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1 Frame Lag With All Control Input. Rage.

Discussion in 'Scripting' started by TacticalDan, Jul 6, 2013.

  1. TacticalDan

    TacticalDan

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    Hello there,

    I've been fussing for hours and hours trying to figure out why my game feels "bad" and I've come to the conclusion: All of the Unity input is 1 frame behind! I verified this by lowering the framerate to a point where this became obvious. Need more proof? I got the XInputDotNetPure library for gamepad input and it is squarely one frame AHEAD of the Unity input methods. I am infuriated, frustrated, you name it. You'd think this would be fixed.

    I am currently looking for a way to get at the raw mouse input at the very least for my game, with no seperation between input and display (same dang frame), as I know there already exists a method for gamepad input. Does anybody know if a practiced solution exists?

    It'll be nice when that sickening delay between looking, firing and seeing it is fixed. It's a deal breaker.
     
  2. Vanamerax

    Vanamerax

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    I didn't know about that

    Anyway, can't you just delay your gamepad input by one frame? I don't think any player would notice, unless his/her specs don't suffice and it's pretty easy to delay just by one frame
     
  3. TacticalDan

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    No, the point is, the controls are a frame behind. That's a problem when you're making a high precision game. If the camera movements lag behind the mouse, the game feels really bad. It's the difference between aiming in TF2 and aiming in ARMA 3. You may not notice the difference, but you can feel it. Trust me, your solution is the last thing I wanted to hear. More I want a Unity developer to fix this, or point me to a workaround.
     
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  4. TacticalDan

    TacticalDan

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  5. TacticalDan

    TacticalDan

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    Bah it's no use. Note to all people wanting to make an FPS on Unity. Don't -_-
     
  6. MegaStevenLP

    MegaStevenLP

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    Did you tried to save your Project and reinstalling Unity?
     
  7. KelsoMRK

    KelsoMRK

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    You do realize that there is latency inherent in the device itself right? And that a lot of it can occur at the OS level?

    Also, statements like "My controls stink because Unity adds one frame of latency to my input" sounds like garbage to me.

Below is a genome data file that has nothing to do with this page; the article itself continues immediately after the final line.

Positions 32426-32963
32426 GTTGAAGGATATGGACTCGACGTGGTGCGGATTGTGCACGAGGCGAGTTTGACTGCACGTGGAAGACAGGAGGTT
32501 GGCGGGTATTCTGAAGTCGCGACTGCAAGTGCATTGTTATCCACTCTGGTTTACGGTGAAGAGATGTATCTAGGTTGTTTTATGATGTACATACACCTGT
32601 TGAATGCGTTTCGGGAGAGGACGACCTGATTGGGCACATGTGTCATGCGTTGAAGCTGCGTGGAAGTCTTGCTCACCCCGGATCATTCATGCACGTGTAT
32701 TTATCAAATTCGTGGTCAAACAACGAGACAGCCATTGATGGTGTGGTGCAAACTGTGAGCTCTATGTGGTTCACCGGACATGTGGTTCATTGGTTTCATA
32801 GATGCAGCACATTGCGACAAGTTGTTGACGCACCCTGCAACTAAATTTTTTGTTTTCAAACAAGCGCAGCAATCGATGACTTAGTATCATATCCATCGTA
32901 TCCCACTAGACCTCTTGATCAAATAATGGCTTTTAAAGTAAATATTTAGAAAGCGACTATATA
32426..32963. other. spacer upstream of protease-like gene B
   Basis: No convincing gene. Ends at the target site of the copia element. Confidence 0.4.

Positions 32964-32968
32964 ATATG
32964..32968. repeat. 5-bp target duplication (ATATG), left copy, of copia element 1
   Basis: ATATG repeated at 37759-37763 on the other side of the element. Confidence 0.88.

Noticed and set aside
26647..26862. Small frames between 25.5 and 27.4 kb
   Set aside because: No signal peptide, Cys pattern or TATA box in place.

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  8. JamesLeeNZ

    JamesLeeNZ

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    ^

    That 0.001 - 0.01 (depending on how good or bad the rest of your code is) sounds like it would really be a problem.
     
  9. hippocoder

    hippocoder

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    Why don't you change your script execution order? also you get more latency than 1 ms from input devices and you don't even realise it. Then you get some latency from the display unit itself. It's never 0 ms. You should fix your code. I mean one frame? if it's 60fps that's not measurable really.

    Could you give more information or supply a test so we can assist you? In any case it's likely you're probably reading inputs after the scripts that want them. So first off, set your input code to be executed earlier.
     
    Last edited: Jul 9, 2013
  10. TacticalDan

    TacticalDan

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    So I came back to this forum, read all of this stuff that made me shake my head, so I've thrown together a video, hope it gets through.



    Heh, I'm sure a lot of you will be shaking your heads after this video for other reasons :p However!
    One frame is significant (unless you're playing above 120 fps, double the refresh rate). The script execution doesn't affect anything.

    Here's the Unity project for you to try if you want to.

    https://www.dropbox.com/sh/g77143gslazczfq/opCIlyvi9P

    All I want is a solution, not retorts on how it isn't a problem or I'm too inexperienced to know how to fix it. I'm a Canadian adult male and have 8 years of experience developing, so there should be no language barrier, no judgments on my knowledge base. Please cut to the chase.

    I don't expect any of you to have the solution either, and I don't expect a Unity developer will grace us with a half-hearted retort either. So this then stands as a giant warning sign to those developers that are hoping to make a snappy precise experience, that they won't if they use Unity.
     
  11. TacticalDan

    TacticalDan

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    If you want to know if the rest of my code merits the concern for Input lag, here's my first and latest Dev Log video. Also as an assurance that I don't usually take myself seriously :p



    I reimplore you to understand: This lag is my biggest problem right now. I can get around real-time model loading and global illumination, but this lag issue is a real problem for me, unsolvable and deplorable (besides bumping the framerate above 120 fps, but that doesn't fly for netbooks and 7 year old computers).